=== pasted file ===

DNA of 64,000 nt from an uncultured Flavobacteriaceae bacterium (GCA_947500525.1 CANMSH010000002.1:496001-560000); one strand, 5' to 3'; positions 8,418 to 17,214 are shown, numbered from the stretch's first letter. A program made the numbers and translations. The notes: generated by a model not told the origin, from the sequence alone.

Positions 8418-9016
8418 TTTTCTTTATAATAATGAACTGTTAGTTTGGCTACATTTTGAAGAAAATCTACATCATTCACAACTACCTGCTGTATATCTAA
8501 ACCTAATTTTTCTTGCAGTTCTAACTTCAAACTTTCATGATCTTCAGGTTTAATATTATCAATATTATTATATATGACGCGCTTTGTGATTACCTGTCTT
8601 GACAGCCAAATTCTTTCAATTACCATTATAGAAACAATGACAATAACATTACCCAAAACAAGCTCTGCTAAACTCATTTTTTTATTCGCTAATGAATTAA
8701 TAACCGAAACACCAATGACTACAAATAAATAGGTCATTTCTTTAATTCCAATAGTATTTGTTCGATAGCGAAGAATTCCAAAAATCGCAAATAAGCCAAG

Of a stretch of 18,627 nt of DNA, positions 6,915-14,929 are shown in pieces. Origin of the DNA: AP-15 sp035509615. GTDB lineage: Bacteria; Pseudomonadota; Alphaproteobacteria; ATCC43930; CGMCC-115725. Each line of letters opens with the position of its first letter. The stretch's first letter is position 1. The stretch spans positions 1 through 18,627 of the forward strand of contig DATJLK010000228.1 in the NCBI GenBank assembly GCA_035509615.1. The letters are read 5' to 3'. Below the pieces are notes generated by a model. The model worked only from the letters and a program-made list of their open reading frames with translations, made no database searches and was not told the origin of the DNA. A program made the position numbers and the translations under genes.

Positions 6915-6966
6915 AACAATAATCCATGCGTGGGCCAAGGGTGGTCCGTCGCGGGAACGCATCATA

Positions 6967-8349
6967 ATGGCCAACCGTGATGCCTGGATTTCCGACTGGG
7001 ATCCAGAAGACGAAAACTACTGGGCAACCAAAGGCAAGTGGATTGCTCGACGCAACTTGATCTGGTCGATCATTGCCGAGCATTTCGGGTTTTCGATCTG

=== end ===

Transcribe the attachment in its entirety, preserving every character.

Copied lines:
DNA of 64,000 nt from an uncultured Flavobacteriaceae bacterium (GCA_947500525.1 CANMSH010000002.1:496001-560000); one strand, 5' to 3'; positions 8,418 to 17,214 are shown, numbered from the stretch's first letter. A program made the numbers and translations. The notes: generated by a model not told the origin, from the sequence alone.

Positions 8418-9016
8418 TTTTCTTTATAATAATGAACTGTTAGTTTGGCTACATTTTGAAGAAAATCTACATCATTCACAACTACCTGCTGTATATCTAA
8501 ACCTAATTTTTCTTGCAGTTCTAACTTCAAACTTTCATGATCTTCAGGTTTAATATTATCAATATTATTATATATGACGCGCTTTGTGATTACCTGTCTT
8601 GACAGCCAAATTCTTTCAATTACCATTATAGAAACAATGACAATAACATTACCCAAAACAAGCTCTGCTAAACTCATTTTTTTATTCGCTAATGAATTAA
8701 TAACCGAAACACCAATGACTACAAATAAATAGGTCATTTCTTTAATTCCAATAGTATTTGTTCGATAGCGAAGAATTCCAAAAATCGCAAATAAGCCAAG

Of a stretch of 18,627 nt of DNA, positions 6,915-14,929 are shown in pieces. Origin of the DNA: AP-15 sp035509615. GTDB lineage: Bacteria; Pseudomonadota; Alphaproteobacteria; ATCC43930; CGMCC-115725. Each line of letters opens with the position of its first letter. The stretch's first letter is position 1. The stretch spans positions 1 through 18,627 of the forward strand of contig DATJLK010000228.1 in the NCBI GenBank assembly GCA_035509615.1. The letters are read 5' to 3'. Below the pieces are notes generated by a model. The model worked only from the letters and a program-made list of their open reading frames with translations, made no database searches and was not told the origin of the DNA. A program made the position numbers and the translations under genes.

Positions 6915-6966
6915 AACAATAATCCATGCGTGGGCCAAGGGTGGTCCGTCGCGGGAACGCATCATA

Positions 6967-8349
6967 ATGGCCAACCGTGATGCCTGGATTTCCGACTGGG
7001 ATCCAGAAGACGAAAACTACTGGGCAACCAAAGGCAAGTGGATTGCTCGACGCAACTTGATCTGGTCGATCATTGCCGAGCATTTCGGGTTTTCGATCTG